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The Federal Court has issued its first financial penalties under the Franchising Code of Conduct (Code) for failing to provide adequate disclosure to a prospective franchisee.

‘Pastacup’ system, Morild Pty Ltd has been ordered to pay $100,000 for providing deficient disclosure about the franchise. The co-founder and former Director Mr Bernstein has also been ordered to pay $50,000 for being knowingly concerned in the breaches.

The disclosure document failed to disclose that the Mr Bernstein had been in directorship positions for two previous franchisors of the ‘Pastacup’ system which had both become insolvent. The Court held that this was relevant business experience that should have been disclosed to prospective franchisees to enable them to make fully informed business decisions about entering into a franchise.

These are the first court ordered penalties for breaches of the Code and should serve as a serious message to franchisors about their obligations to disclose relevant matters as provided for under the Code. Examples of relevant matters include such things as changes in the ownership of the franchise or one of its associations, litigation against the franchisor or one of its directors or changes in ownership of the intellectual property.

If you have any questions about your obligations relating to disclosure under the Code or any general franchising questions, please contact us.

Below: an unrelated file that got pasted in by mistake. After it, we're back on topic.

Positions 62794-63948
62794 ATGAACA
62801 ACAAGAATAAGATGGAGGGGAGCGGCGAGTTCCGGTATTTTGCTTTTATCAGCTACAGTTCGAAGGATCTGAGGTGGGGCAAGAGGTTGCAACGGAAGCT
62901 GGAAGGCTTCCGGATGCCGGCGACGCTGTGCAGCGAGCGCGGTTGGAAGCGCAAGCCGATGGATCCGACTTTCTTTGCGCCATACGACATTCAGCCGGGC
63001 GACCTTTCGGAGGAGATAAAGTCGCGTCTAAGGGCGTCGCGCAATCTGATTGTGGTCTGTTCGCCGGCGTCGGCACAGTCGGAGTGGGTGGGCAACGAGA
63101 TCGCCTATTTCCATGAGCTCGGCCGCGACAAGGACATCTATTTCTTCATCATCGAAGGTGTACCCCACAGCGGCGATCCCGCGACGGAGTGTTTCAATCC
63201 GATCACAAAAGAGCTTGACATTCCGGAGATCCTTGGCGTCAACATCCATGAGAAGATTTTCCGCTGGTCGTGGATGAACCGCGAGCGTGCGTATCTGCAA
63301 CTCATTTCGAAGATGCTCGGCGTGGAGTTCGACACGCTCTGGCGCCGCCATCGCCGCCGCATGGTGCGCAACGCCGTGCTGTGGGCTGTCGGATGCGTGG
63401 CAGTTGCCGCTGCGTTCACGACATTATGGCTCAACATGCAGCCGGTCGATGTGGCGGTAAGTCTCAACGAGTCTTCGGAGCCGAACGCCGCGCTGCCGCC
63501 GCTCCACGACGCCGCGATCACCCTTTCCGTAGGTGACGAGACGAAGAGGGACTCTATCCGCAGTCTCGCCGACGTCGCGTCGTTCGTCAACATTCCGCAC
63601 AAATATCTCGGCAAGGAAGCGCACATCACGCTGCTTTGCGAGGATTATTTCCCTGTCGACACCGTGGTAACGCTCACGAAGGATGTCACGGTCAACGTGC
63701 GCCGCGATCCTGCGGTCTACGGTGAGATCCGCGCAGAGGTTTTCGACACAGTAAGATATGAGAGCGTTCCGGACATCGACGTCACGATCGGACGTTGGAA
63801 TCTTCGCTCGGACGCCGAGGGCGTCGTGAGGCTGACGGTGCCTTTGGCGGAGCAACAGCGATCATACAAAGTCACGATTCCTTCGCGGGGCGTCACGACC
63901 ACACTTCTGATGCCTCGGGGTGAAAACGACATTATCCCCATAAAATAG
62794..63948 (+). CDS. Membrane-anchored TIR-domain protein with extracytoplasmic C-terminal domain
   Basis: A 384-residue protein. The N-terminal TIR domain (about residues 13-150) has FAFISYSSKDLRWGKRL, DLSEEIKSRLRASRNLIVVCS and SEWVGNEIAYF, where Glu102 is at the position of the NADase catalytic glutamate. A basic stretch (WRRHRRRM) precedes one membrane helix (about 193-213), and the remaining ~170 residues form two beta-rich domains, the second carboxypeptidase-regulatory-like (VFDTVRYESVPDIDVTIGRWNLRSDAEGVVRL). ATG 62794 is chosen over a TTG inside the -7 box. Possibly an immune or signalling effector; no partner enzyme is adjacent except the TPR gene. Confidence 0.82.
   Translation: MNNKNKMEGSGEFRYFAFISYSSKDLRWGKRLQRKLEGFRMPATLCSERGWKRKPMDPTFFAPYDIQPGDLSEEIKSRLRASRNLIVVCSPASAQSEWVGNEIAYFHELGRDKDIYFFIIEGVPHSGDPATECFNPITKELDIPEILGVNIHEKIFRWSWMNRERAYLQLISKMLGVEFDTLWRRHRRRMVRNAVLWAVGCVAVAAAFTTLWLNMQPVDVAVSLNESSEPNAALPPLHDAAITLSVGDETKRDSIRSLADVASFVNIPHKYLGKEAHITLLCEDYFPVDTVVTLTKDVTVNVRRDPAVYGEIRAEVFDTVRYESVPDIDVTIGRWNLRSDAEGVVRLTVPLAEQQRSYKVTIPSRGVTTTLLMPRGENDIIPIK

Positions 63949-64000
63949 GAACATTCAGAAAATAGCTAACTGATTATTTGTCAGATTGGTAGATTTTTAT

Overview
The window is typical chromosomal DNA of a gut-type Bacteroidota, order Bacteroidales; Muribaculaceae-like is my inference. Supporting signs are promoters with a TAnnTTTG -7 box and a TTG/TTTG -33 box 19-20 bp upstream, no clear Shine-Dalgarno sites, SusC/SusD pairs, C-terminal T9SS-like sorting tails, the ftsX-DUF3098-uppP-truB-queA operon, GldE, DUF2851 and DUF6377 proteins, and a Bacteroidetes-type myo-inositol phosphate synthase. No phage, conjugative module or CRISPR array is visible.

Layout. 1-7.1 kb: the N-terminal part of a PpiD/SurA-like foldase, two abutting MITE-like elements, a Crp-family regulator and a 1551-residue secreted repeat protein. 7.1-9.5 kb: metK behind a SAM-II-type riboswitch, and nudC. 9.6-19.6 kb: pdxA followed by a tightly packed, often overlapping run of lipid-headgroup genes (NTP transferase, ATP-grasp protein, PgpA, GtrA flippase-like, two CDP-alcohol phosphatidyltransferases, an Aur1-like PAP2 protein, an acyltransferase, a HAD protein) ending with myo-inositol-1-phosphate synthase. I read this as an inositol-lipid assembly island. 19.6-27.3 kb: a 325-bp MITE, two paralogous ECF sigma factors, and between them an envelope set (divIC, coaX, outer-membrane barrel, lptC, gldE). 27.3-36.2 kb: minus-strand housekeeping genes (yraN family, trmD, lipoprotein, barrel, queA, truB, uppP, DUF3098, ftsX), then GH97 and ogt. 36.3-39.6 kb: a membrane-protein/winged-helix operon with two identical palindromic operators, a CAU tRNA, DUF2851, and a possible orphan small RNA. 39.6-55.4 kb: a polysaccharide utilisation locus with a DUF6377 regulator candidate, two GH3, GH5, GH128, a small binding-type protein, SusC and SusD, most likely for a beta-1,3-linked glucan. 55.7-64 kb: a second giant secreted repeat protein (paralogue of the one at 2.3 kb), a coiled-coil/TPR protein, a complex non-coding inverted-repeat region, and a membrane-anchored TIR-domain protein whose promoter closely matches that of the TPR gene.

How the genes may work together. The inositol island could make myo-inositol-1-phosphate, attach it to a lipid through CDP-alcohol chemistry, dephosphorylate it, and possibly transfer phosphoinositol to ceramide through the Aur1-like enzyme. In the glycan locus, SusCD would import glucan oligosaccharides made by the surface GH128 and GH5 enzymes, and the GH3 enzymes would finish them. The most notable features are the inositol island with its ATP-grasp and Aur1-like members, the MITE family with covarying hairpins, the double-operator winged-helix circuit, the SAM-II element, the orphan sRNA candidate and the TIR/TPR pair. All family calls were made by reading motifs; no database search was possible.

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The high cost of deficient disclosures to prospective franchisees

14 November 2017

The Federal Court has issued its first financial penalties under the Franchising Code of Conduct (Code) for failing to provide adequate disclosure to a prospective franchisee.

‘Pastacup’ system, Morild Pty Ltd has been ordered to pay $100,000 for providing deficient disclosure about the franchise. The co-founder and former Director Mr Bernstein has also been ordered to pay $50,000 for being knowingly concerned in the breaches.

The disclosure document failed to disclose that the Mr Bernstein had been in directorship positions for two previous franchisors of the ‘Pastacup’ system which had both become insolvent. The Court held that this was relevant business experience that should have been disclosed to prospective franchisees to enable them to make fully informed business decisions about entering into a franchise.

These are the first court ordered penalties for breaches of the Code and should serve as a serious message to franchisors about their obligations to disclose relevant matters as provided for under the Code. Examples of relevant matters include such things as changes in the ownership of the franchise or one of its associations, litigation against the franchisor or one of its directors or changes in ownership of the intellectual property.

If you have any questions about your obligations relating to disclosure under the Code or any general franchising questions, please contact us.